QUEBEC CITY (Reuters) - Capitalism must be better regulated to prevent future financial crises, Canadian Prime Minister Stephen Harper said on Friday after meeting French President Nicolas Sarkozy.
The two men, along with European Commission President Jose Manuel Barroso, agreed on the need to hold an international summit before the end of the year “to restore confidence and the normal functioning of the financial system”.
They met a day ahead of talks that Sarkozy and Barroso will hold with U.S. President George W. Bush at Camp David in Maryland.
“Clearly in the world of globalization, our institutions and our capacity to act have not kept up with other developments, and we’re seeing some of the consequences of that, and we have to have new infrastructure,” Harper told a news conference with Sarkozy and Barroso.
“It’s not to say capitalism is flawed, it’s to say that governments have a responsibility to create a better infrastructure for the establishment of markets internationally,” he said.
Sarkozy said a summit is needed to launch an overhaul or “refoundation” of capitalism to become “a capitalism of entrepreneurs, not speculators”. The president rejected the idea that regulation somehow clashed with freedom.
“There is no freedom without a minimum of regulation and supervision,” the conservative leader said, adding the world must ensure the same causes do not produce the same effects.
Sarkozy said he aimed for progress in Quebec and on Saturday with Bush on the date, agenda and attendees of the financial crisis summit.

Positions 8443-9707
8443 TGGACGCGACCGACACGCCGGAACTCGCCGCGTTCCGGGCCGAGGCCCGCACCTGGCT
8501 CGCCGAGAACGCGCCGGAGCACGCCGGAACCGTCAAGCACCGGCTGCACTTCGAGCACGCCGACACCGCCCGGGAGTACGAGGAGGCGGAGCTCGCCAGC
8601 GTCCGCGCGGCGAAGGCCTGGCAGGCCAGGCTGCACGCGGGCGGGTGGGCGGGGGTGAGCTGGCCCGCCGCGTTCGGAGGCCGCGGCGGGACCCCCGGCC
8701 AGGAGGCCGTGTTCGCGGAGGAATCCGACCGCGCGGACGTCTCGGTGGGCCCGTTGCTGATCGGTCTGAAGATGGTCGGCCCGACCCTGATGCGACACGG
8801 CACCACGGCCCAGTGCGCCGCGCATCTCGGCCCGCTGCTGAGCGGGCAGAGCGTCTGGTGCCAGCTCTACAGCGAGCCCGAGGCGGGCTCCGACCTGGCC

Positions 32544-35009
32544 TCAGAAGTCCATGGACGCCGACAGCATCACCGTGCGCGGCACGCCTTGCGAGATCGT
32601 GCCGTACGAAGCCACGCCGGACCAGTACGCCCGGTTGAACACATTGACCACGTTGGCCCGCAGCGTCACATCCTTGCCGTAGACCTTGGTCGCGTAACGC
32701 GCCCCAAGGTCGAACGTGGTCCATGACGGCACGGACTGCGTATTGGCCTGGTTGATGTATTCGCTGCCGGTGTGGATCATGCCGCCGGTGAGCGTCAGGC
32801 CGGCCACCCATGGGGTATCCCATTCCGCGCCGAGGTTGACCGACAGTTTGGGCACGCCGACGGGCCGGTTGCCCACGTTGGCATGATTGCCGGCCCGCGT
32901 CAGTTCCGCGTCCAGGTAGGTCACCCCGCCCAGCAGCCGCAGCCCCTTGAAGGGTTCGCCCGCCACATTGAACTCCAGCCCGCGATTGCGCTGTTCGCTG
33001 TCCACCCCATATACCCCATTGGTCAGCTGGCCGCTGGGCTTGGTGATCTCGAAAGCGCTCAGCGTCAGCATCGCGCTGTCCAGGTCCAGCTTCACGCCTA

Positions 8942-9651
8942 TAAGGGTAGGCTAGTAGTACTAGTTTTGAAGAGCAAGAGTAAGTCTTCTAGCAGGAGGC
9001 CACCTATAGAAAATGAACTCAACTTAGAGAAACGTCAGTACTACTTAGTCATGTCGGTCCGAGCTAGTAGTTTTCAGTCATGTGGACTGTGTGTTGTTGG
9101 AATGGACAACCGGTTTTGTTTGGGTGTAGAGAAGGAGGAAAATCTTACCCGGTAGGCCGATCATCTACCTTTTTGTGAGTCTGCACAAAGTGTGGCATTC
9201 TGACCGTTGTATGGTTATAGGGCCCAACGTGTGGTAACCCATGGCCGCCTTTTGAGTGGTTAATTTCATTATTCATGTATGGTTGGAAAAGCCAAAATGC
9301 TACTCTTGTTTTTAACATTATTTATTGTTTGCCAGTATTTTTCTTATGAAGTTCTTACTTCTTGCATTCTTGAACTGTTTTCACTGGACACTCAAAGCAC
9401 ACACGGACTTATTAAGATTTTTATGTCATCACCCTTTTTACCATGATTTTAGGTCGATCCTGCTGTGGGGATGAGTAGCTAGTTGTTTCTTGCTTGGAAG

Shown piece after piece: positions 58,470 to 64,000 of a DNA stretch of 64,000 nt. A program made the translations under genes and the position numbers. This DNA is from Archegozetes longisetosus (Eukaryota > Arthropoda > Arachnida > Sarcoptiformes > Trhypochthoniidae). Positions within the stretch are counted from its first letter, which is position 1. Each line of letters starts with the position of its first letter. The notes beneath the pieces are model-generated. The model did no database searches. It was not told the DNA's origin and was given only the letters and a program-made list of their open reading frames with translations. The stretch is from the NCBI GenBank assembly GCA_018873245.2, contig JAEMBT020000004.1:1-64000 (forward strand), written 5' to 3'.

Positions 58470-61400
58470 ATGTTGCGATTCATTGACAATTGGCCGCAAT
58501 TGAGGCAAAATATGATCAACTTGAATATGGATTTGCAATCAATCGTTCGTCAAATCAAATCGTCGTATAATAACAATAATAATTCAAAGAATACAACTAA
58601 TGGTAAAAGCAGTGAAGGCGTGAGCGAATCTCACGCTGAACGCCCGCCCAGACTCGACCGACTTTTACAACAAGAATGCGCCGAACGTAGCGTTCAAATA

Harper said a summit date must be set as soon as possible, and Sarkozy again said he preferred it take place before the end of November. Sarkozy said it should include more than the Group of Eight (G8) leading industrialized nations.
“It would seem strange to me to have a summit on financial matters without China, and also strange without India -- in fact, without the G5,” he said, referring to the big five emerging economies of China, India, Mexico, Brazil and South Africa. Sarkozy even suggested an Arab country be invited.
In the prepared text of a later speech to the province of Quebec’s legislature, Sarkozy said the world must be done with “a financial capitalism obsessed with the frenzied search for short-term profit” and reintroduce social and moral responsibility.
“For the crisis in which the world finds itself, unprecedented since the 1930s, is not a technical crisis. It’s a moral crisis,” he said.
In an interview with La Presse newspaper, he said the world should leave behind “the myth of the omnipotence of the markets...We have to find a new equilibrium between the state and the market.”
Harper said in such times it was important to work against protectionism, which exacerbated the Great Depression, and to that end the EU and Canada agreed to launch negotiations on an economic partnership as soon as possible in 2009.
They also decided to conclude a comprehensive air transport agreement by November 30.
“These times call for closer economic cooperation,” Harper said.